The Fast Runner (Atanarjuat)

Click the poster to buy at

Explores the Artic landscape while examining the traditions and culture of the Inuit.

Great North DVD

The Fast Runner is a remarkable film on several counts. It is by and about Inuit people and their culture, made with an all Inuit cast and a largely Inuit crew. The film itself is a continuation of thousands of years of oral history, stories passed from generation to generation through which the Inuits pass on their experience and mores.

The story is an ancient Inuit legend, but, in telling it, director Zacharias Kunuk also records with faithful authenticity fascinating aspects of the life of these people living on the sea ice and tundra of the far north. He shows how igloos are built, how sled dogs were handled, the way that their available resources (caribou, hares, birds, fish, wolf, seal, sea weed) were used for food and clothing, the styles of dress, and the decorative tattoos the women wear on their faces. The film is an anthropological document as well as a cultural one.

Atanarjuat, the Fast Runner, is in love with Atuat and she with him, but she, in accordance with custom, was betrothed to Oki when they were children. In a ritualized fight with Oki, Atanarjuat wins Atuat away from him. They are married and live with his brother, Amaqjuaq, and his wife. Later, Atanarjuat takes a second wife which results in its own set of complications. Oki, bent on revenge, attacks their tent when the women are away. Amaqjuaq is slain, but Atanarjuat flees naked across the ice to safety. Finding shelter with another family, he later returns to confront Oki.

The screenplay (Paul Apak Angilirq) is also deals with the shamanism of the Inuit as well as their values, their customs for social interaction, and their taboos, all of which come into play in the course of telling the story. And it is all set in the starkly beautiful landscape of the Canadian Arctic where sometimes the horizon is lost between ice and sky, blurring the boundary between them. The spiritualism of the Inuits seems intimately connected to their surroundings.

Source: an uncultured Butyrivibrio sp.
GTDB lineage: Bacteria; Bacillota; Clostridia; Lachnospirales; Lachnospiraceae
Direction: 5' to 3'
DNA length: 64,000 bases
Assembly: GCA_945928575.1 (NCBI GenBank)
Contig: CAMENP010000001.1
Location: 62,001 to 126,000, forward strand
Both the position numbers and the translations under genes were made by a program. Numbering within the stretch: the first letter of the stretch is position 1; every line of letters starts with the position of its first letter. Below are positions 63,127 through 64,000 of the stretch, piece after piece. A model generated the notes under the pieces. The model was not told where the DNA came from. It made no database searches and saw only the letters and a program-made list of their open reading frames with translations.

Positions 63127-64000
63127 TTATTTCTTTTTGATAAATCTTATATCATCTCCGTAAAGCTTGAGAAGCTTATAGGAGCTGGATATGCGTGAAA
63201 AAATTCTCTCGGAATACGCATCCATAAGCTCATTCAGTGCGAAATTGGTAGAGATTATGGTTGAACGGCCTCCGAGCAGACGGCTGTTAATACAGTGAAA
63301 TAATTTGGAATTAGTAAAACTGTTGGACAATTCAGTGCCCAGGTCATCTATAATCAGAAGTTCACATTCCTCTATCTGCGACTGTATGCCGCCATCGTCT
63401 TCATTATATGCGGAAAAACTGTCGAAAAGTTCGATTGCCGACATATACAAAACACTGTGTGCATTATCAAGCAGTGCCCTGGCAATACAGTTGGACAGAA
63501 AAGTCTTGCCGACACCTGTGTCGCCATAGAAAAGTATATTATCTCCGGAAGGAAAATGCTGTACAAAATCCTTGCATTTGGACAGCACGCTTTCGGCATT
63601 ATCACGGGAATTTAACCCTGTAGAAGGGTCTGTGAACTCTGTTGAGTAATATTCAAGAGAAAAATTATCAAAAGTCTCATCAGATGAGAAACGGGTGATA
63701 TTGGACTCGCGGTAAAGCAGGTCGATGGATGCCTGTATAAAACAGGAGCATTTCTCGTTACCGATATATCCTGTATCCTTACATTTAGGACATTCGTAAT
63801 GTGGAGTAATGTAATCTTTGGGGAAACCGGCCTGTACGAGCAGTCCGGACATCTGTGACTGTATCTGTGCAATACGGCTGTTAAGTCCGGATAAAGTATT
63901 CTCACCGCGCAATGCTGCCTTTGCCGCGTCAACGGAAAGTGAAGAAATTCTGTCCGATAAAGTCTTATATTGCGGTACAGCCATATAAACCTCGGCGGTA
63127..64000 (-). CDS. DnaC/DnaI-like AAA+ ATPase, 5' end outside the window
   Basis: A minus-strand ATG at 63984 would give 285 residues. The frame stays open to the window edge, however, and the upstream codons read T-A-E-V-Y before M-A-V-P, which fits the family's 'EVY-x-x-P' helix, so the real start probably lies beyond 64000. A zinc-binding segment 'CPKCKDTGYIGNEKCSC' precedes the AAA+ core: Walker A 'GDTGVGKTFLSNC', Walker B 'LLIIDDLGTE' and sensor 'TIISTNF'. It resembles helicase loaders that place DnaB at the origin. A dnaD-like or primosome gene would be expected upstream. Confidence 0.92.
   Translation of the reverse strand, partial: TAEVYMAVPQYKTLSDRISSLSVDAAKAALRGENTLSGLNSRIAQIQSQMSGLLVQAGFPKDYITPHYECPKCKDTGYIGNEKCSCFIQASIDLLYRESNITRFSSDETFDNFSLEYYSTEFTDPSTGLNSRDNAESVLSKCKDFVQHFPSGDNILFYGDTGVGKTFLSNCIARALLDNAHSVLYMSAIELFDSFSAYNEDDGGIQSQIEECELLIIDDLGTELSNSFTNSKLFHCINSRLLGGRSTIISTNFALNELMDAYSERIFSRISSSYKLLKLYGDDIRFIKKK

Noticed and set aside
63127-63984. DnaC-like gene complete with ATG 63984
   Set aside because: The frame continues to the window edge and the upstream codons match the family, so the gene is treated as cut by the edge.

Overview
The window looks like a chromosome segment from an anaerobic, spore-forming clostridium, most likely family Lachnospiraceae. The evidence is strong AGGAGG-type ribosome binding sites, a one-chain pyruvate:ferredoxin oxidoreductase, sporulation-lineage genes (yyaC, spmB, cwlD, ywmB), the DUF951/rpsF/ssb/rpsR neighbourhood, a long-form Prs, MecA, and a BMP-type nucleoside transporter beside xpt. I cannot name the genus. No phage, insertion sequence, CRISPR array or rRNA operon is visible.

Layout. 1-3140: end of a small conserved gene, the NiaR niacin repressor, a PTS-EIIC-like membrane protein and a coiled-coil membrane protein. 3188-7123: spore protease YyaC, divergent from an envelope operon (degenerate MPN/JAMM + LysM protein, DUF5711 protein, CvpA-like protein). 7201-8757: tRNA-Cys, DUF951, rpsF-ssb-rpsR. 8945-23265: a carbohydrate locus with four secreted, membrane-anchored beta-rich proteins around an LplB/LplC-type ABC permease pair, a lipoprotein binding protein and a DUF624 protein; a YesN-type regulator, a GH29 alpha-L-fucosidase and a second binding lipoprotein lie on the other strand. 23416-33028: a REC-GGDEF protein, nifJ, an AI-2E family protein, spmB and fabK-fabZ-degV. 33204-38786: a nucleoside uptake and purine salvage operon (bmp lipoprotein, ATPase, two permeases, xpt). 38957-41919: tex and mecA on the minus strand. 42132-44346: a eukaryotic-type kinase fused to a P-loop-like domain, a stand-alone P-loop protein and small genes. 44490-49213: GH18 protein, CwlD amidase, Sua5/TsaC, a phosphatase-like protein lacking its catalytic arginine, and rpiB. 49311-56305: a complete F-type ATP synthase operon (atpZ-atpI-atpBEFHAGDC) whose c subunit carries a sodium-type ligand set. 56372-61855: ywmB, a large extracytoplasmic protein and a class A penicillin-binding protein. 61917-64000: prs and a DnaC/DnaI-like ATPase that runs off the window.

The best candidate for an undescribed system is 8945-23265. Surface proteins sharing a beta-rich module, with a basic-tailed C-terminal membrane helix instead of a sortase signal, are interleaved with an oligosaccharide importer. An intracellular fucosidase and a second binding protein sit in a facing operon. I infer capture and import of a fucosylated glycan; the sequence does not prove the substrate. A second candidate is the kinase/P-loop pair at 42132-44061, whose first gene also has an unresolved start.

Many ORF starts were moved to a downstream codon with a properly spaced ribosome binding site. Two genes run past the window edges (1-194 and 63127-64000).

This all said, as remarkable as it is, The Fast Runner is not an altogether successful film.At just under three hours, it’s dramatic pacing is slow and it demands a measure of patience from the viewer to stay with it. (A good edit could probably cut an hour from the film without sacrificing unduly from its substance.) The characterizations are, for the most part, in a mythical mode, rather than in a more contemporary psychological framework. While the former is a given, in view of the source material, the absence of the latter results in less than fully realized characters, characters largely drawn in blacks and whites rather than in shades of gray.It is often difficult to keep track of secondary roles.

The flip side of the coin is that the actors (some professional, some not) seem to inhabit these roles naturally and comfortably, lending an important air of authenticity to the film. Finally, whether it is the legend itself or the thoughtfulness of Angilirq’s screenplay, The Fast Runner avoids predictability. If somewhat slow to unfold, this is a story with more than its share of surprises and unexpected turns.

Arthur Lazere

San Francisco ,
Mr. Lazere founded in 1998 and worked tirelessly to promote its potential as a means for communicating a distinctly personal yet wide-ranging selection of arts reviews. Under his leadership, the site grew in esteem as well as in “circulation", and is well-regarded nationally and internationally as a source for up-to-date, well-written criticism. Arthur passed away on September 30, 2006.